The estate of Melda B. and William S. “Bill” Lamm has given Wayne Community College its largest unrestricted gift so far.
The Lamms left a $1,059,177 bequest to the Foundation of Wayne Community College.
The Melda and Bill Lamm Fund will allow the college to maintain activities and causes that the Lamms held dear. The couple were supporters of scholarships, cultural events, and agricultural education and leadership advancement.
The contribution “comes with no strings attached. You knew Bill and Melda and will know what to do with it,” Don Pittman, the Lamms’ nephew and executor of the estate, told college officials who had gathered for the presentation of the donation. “They both heavily believed in education.”
“This institution will put it to good use and I assure you, students’ lives will be changed,” said Interim WCC President Patty Pfeiffer.
“We are humbled that the Foundation was included,” said Foundation Executive Director Adrienne Northington. “We will honor them as they should be honored.”
“Bill was very, very active with getting the Karl M. Best Agricultural Leadership Program started,” Northington said. After its founding, he served on the program’s advisory committee for many years.
The program was founded to develop leadership skills in Wayne County farmers and agribusinessmen. It was established by a gift from the estate of Karl M. Best and is sponsored annually by the Foundation of Wayne Community College and the Wayne County Cooperative Extension.
Bill served as a member of the WCC Foundation Board of Directors from 2008 to 2017. He and his wife were sponsors of the Foundation’s fund-raising golf tournament for years and Bill regularly played in the tournament.
The couple also backed the Foundation’s Arts and Humanities program that provides a variety of cultural experiences and they attended events the program furnished.
About the Lamms
The Lamms were Wilson County natives and met at six years old. They were married for almost 70 years.
Bill died in 2020 and was followed this year by Melda. Both were 91 at the time of their passing.
Melda graduated from the Carolina General School of Nursing in Wilson as a registered nurse and worked at Cherry Hospital for 31 years.
Both Melda and Bill were active members of Madison Avenue Baptist Church in Goldsboro. She served as nursery director for many years and on many committees. He was a deacon and Sunday school committee member.
He served in the U.S. Air Force during World War II and was stationed in Japan.
Bill was an active member of Goldsboro Optimist Club for more than 50 years. He was also an avid golfer.
He earned a bachelor of science degree in Agronomy from the College of Agriculture and Life Science (CALS) at North Carolina State University in 1953 and was awarded a master’s degree in Adult Education from NCSU in 1964.
Bill was an avid Wolfpack fan and a lifelong member of the Wolfpack Club. Bill served as a board member and president of the NCSU Alumni Association and a member of the NCSU Chancellor’s Circle. The couple were supporters of the JC Raulston Arboretum at the university.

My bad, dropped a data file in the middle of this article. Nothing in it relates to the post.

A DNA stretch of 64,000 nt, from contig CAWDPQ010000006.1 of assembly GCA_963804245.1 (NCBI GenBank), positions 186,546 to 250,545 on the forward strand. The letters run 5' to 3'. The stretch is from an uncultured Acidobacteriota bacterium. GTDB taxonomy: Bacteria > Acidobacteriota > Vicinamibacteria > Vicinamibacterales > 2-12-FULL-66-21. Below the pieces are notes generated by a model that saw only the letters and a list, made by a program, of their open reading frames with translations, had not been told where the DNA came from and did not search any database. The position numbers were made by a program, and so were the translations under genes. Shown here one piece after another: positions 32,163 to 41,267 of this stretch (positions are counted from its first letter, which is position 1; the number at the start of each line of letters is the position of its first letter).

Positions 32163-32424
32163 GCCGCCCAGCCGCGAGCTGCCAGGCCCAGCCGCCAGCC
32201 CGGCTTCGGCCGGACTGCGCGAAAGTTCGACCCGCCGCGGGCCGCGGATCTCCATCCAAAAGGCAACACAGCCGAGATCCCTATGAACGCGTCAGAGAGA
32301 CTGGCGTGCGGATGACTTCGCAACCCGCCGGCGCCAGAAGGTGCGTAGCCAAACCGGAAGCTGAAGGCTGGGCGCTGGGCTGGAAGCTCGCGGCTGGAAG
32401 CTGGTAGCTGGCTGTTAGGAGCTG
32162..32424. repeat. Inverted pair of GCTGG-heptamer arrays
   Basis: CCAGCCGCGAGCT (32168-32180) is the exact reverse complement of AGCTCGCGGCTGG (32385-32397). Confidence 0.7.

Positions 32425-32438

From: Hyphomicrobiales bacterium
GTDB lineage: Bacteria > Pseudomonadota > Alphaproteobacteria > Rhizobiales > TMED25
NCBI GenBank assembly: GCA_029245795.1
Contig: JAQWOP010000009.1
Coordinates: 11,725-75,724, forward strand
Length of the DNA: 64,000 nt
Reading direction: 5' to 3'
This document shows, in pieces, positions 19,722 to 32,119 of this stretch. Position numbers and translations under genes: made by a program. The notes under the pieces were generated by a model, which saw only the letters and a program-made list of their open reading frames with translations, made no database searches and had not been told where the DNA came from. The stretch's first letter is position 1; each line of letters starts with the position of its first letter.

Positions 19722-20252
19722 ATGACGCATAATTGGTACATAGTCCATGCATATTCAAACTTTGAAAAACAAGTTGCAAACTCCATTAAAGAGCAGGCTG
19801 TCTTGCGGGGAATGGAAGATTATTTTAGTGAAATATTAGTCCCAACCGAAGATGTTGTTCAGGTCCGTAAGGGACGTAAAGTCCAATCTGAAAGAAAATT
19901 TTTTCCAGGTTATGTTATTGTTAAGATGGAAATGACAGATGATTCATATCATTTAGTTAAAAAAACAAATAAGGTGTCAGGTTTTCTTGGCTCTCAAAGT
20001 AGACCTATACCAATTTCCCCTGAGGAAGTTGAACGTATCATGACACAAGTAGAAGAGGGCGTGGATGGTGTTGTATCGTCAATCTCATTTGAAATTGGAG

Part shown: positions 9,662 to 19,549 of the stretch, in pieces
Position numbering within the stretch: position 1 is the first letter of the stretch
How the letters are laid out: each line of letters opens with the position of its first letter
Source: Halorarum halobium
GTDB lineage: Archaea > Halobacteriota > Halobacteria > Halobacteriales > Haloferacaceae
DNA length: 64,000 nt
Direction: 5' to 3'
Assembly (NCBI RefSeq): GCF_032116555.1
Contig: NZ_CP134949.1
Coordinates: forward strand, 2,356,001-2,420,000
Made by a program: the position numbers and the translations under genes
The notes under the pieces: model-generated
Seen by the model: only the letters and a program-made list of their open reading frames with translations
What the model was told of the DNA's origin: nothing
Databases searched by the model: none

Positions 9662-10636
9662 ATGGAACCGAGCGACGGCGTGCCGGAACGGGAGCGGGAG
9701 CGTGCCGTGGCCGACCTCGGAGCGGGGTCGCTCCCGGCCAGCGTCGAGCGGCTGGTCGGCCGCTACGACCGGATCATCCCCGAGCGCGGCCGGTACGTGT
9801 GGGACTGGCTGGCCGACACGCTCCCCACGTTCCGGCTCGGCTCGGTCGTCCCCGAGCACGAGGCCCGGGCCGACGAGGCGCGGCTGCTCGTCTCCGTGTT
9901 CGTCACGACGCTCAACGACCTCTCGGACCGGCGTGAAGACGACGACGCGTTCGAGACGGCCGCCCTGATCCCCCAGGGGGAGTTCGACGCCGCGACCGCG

He served on the NCSU CALS Alumni and Friends Society board. Bill and Melda established an endowment awarding scholarships to CALS students in agronomy and traditional agriculture programs.
Bill started his career in Wayne County in 1953 with the Agricultural Extension Service for North Carolina State University, working as a 4-H agent. From 1954 through 1973 he served as the Wayne County Agricultural Extension Tobacco Agent. He worked as the Lenoir County Extension Director from 1973 until 1984, when he retired with 31 years of service to the agency.
His work in agriculture continued with stints as an agronomist with the North Carolina Department of Agriculture, an agricultural consultant and sales representative for several companies, and a member of the advisory board for the Lenoir County Agricultural Extension Service Advisory Board.
Bill organized the Wayne County Young Farmers Organization and was instrumental in the organization of the North Carolina Tobacco Growers Association and the Annual North Carolina Young Farmers Forum. He was a member of the board of directors for the Tobacco Farm Life Museum in Kenly.
In 2008, Bill was honored for his outstanding contributions to agriculture with the Excellence in Agriculture Award from the Tobacco Farm Life Museum and induction into the Wayne County Agricultural Hall of Fame.
Wayne Aycock, who serves as both a Wayne County commissioner and a WCC trustee, grew up on a farm and recalled Bill’s impact. “I was 14 years old when Mr. Bill came to Wayne County. He was known as ‘Mr. Tobacco’ in Wayne and other counties. If he didn’t know the answer to a question about tobacco, he came back with it in no time.”
“I wish that when I am gone, people think of me like they do Bill Lamm,” Aycock said.
Wayne Community College is a public, learning-centered institution with an open-door admission policy located in Goldsboro, N.C. As it works to develop a highly skilled and competitive workforce, the college serves more than 10,000 individuals annually as well as businesses, industry, and community organizations with high quality, affordable, accessible learning opportunities, including more than 165 college credit programs. WCC’s mission is to meet the educational, training, and cultural needs of the communities it serves.